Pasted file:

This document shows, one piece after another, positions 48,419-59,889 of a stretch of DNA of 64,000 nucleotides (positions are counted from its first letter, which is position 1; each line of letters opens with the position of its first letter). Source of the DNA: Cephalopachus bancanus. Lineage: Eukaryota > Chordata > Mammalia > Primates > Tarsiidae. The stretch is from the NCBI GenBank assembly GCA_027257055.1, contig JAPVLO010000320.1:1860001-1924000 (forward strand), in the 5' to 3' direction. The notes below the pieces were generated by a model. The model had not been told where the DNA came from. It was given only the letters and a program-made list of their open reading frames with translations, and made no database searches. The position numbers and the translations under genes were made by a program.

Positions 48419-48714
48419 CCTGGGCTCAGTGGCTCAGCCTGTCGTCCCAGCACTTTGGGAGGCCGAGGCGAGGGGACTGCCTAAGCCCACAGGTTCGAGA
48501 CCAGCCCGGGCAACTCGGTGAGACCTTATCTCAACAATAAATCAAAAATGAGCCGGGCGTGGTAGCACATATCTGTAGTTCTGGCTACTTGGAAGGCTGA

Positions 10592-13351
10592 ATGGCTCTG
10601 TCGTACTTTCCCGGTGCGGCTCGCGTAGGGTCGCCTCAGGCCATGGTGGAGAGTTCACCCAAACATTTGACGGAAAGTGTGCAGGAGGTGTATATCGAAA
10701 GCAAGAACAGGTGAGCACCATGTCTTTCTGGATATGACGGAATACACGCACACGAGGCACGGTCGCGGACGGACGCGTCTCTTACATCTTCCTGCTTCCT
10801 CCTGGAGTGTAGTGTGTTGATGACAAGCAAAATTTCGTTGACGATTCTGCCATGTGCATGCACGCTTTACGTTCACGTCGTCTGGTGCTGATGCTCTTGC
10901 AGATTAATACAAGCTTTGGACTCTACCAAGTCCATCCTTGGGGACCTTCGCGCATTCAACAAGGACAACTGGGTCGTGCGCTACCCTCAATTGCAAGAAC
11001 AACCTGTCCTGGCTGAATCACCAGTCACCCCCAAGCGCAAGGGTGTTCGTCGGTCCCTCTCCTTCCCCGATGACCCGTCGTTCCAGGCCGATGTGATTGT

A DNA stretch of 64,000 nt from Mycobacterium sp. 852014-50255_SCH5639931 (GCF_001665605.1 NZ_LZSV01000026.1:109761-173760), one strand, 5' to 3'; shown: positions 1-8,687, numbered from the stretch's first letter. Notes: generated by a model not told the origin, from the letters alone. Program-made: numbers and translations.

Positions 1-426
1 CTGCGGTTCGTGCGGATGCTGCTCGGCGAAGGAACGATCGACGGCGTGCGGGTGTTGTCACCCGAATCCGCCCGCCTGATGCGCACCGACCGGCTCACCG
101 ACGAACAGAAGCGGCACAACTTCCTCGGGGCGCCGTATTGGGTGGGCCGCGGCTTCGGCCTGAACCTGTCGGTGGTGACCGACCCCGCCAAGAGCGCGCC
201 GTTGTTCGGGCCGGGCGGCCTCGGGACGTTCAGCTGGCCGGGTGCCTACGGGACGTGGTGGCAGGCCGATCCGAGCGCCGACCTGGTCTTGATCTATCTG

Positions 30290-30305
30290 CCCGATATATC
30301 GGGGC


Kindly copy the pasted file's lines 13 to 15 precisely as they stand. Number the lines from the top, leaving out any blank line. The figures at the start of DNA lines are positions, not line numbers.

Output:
Positions 1-426
1 CTGCGGTTCGTGCGGATGCTGCTCGGCGAAGGAACGATCGACGGCGTGCGGGTGTTGTCACCCGAATCCGCCCGCCTGATGCGCACCGACCGGCTCACCG
101 ACGAACAGAAGCGGCACAACTTCCTCGGGGCGCCGTATTGGGTGGGCCGCGGCTTCGGCCTGAACCTGTCGGTGGTGACCGACCCCGCCAAGAGCGCGCC